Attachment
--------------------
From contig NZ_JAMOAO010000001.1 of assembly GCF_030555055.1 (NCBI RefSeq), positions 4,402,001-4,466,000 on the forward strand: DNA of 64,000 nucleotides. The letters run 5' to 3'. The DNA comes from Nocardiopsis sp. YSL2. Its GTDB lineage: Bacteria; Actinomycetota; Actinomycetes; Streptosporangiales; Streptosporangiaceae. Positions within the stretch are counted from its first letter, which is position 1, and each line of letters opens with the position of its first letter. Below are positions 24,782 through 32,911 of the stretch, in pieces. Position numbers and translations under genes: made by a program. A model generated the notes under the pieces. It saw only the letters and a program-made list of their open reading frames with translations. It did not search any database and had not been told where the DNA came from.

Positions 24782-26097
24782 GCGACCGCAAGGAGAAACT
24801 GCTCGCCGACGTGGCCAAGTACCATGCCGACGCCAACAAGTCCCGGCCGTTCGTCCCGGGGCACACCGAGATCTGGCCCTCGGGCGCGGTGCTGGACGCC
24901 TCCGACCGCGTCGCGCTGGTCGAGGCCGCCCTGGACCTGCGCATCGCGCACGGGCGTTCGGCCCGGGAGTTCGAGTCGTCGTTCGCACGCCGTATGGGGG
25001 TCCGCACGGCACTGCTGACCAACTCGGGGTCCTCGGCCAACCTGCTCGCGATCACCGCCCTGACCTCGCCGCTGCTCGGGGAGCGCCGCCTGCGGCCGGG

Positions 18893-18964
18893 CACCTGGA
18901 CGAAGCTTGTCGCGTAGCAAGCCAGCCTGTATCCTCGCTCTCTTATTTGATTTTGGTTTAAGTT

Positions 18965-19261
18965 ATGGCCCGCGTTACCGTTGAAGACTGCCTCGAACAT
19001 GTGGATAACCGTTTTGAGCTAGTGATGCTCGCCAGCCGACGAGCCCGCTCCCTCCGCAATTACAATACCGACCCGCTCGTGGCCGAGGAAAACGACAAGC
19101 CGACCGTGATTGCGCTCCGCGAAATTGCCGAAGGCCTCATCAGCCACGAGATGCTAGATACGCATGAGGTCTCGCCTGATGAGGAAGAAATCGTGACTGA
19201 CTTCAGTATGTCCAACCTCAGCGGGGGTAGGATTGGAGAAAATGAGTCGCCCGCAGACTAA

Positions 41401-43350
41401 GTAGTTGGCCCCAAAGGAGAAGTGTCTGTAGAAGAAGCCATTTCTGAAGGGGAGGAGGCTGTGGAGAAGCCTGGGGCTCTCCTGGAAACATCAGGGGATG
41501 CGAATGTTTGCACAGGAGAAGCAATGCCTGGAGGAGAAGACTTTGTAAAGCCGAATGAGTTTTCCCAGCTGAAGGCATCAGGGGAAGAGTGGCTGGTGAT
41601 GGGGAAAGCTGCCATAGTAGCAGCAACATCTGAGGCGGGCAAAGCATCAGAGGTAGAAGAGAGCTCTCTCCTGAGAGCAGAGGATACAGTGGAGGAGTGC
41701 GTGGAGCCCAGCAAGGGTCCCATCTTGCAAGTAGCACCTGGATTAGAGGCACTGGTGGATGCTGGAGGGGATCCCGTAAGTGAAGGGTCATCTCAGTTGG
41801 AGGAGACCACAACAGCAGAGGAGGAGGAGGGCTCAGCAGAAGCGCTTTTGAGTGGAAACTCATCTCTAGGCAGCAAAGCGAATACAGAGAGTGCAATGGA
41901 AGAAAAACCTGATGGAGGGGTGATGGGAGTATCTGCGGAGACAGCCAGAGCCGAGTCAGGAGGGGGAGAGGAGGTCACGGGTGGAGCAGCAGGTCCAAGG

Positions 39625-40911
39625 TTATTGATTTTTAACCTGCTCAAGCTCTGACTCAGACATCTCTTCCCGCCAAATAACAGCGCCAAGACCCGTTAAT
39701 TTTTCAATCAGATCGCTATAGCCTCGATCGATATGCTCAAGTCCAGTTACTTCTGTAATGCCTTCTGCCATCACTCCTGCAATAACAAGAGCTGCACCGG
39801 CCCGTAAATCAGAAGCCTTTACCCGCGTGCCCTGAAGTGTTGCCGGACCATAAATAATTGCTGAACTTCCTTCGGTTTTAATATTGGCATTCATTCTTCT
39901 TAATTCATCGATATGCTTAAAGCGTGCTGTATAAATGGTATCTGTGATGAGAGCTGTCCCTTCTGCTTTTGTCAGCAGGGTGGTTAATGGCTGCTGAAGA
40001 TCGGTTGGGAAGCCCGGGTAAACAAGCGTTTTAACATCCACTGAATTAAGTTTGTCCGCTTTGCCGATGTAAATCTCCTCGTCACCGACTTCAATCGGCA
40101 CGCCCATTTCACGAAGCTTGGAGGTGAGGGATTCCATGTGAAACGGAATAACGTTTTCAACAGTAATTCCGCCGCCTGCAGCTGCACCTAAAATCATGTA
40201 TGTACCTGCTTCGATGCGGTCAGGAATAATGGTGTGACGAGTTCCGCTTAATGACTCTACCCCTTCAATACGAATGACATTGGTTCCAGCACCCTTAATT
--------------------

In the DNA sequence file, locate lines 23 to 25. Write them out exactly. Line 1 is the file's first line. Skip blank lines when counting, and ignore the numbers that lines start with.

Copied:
39625 TTATTGATTTTTAACCTGCTCAAGCTCTGACTCAGACATCTCTTCCCGCCAAATAACAGCGCCAAGACCCGTTAAT
39701 TTTTCAATCAGATCGCTATAGCCTCGATCGATATGCTCAAGTCCAGTTACTTCTGTAATGCCTTCTGCCATCACTCCTGCAATAACAAGAGCTGCACCGG
39801 CCCGTAAATCAGAAGCCTTTACCCGCGTGCCCTGAAGTGTTGCCGGACCATAAATAATTGCTGAACTTCCTTCGGTTTTAATATTGGCATTCATTCTTCT